Tuesday, September 9, 2014

Alan Young Show (CBS-TV, April 18, 1950)

by Mark Gabrish Conlan • Copyright © 2014 by Mark Gabrish Conlan • All rights reserved

The show was a half-hour April 18, 1950 episode of The Alan Young Show, an odd little offering from CBS that lasted two years (1950-1951) and seemed to follow the same format every time: an opening monologue (Charles has noted that the format of TV variety shows seems to have hardened into orthodoxy in the earliest years — including a comedian/host who delivered an opening monologue), a dance number, a featured singer (at least in all the surviving episodes the featured singer always seems to have been a woman) and a couple of comedy sketches. Young was a British-born comedian (“Young” was the last name on his birth certificate but the original first name was “Angus”!) but he comes off here as a cross between Danny Kaye and Jerry Lewis, and it’s not too surprising that the writers, David R. Schwartz and Leo Solomon, were Jewish. The monologue made fun of TV stars using various cheats to avoid having to memorize lines — Young has his speech written on various parts of his shirt and nearly has to undress on camera to read them all (and the punch line, when he finally finds it on his shirttail, hardly seems worth it) — and the sketches were about a reading of a will that’s sabotaged by a leaking cylinder of nitrous oxide, better known as “laughing gas,” which causes the would-be heirs to crack up hysterically over being disinherited; and another in which Young is a nebbish seeking to date the young daughter of a middle-aged married couple. What made this interesting is that her father was played by William Frawley a year before he debuted on I Love Lucy, and as jarring as it is to see him with someone other than Vivian Vance playing his wife, it’s a lot of fun and he’s as lovably acerbic as ever.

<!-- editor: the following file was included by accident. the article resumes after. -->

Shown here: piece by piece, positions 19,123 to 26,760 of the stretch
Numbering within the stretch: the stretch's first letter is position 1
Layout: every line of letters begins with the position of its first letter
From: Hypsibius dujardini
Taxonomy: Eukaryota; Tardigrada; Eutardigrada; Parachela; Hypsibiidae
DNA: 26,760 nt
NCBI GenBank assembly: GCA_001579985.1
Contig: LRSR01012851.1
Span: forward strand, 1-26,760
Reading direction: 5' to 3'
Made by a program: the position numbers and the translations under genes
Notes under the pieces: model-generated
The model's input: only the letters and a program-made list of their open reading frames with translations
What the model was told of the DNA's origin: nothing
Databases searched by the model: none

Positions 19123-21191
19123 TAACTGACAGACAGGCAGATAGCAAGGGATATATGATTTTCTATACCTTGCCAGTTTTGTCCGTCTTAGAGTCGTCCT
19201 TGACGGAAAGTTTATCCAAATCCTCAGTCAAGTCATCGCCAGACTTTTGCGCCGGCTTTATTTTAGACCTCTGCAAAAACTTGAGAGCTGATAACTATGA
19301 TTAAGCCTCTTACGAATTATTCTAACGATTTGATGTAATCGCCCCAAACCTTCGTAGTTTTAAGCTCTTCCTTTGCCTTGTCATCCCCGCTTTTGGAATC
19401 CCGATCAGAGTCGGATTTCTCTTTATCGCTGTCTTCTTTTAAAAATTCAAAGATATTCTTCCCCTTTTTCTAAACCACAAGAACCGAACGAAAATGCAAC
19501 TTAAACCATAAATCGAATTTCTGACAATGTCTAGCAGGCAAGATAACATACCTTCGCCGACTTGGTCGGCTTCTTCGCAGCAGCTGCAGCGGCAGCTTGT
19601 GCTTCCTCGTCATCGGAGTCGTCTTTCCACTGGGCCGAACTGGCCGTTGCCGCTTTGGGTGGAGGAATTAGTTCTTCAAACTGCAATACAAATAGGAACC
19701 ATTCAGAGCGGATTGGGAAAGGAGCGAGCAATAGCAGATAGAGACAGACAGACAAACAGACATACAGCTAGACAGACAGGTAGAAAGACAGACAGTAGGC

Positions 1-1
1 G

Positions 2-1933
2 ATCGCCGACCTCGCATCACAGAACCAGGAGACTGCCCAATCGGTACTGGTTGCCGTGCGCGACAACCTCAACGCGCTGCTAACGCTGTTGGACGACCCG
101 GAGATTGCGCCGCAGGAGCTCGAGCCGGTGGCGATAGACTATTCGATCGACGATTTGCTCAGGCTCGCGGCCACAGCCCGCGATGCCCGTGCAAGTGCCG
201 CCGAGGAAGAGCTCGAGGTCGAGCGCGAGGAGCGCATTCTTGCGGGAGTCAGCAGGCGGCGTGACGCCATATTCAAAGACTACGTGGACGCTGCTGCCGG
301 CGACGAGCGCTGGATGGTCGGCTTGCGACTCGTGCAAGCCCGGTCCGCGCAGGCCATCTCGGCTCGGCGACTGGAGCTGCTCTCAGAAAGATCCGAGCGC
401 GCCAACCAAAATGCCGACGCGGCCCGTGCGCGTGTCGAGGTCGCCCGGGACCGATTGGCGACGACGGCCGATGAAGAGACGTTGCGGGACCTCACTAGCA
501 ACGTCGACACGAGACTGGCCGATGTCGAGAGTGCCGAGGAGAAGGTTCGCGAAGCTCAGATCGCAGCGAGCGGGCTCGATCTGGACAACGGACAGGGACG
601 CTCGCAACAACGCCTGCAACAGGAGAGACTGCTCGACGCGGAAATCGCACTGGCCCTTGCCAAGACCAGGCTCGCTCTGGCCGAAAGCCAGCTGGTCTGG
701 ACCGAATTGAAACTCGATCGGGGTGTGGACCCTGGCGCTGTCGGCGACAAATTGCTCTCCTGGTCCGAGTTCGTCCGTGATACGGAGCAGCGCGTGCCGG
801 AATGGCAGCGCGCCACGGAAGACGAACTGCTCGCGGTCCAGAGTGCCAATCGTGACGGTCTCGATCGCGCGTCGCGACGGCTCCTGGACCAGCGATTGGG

Charles and I had downloaded this after another archive.org download, a May 22, 1955 episode of a show called Masquerade Party, had piqued our curiosity about singer Monica Lewis, who was one of the contestants on that — the show featured celebrities in really thick disguises (including one segment in which Black boxer Archie Moore was made to look white) and a panel that had to guess who they really were. We’d already seen Monica Lewis in the 1952 film The Strip (starring Mickey Rooney as a wanna-be jazz drummer who gets to sit in with Louis Armstrong’s All-Stars, featuring Barney Bigard, Jack Teagarden and Earl “Fatha” Hines — almost certainly the greatest band Armstrong ever had and the real reason I wanted to see that film) doing a faux-Latin number, and here Lewis performed a version of “Between the Devil and the Deep Blue Sea” which was quite nicely sung (though there were plenty of other singers around in 1950 who could have done it better) but undone by a bad, overly gimmicky arrangement by music director Lud Gluskin or whoever was doing his vocal charts: it starts out as a rhumba, slows down and then speeds up again. Still, Lewis was attractive, personable and had a nice voice, and one could see why she became at least something of a star — and probably would have had more of a career if she’d been about a decade older before the rock ’n’ roll revolution would severely weaken, though not completely destroy, the popular appeal of her kind of music. Young himself was best known from the Mister Ed TV series of the early 1960’s, in which he was the human interlocutor of the talking horse (originally called “Francis” in the film series from the 1950’s and voiced on both film and TV by Chill Wills) but had a rather interesting career even though he wasn’t a distinctive enough performer to make it as a major star.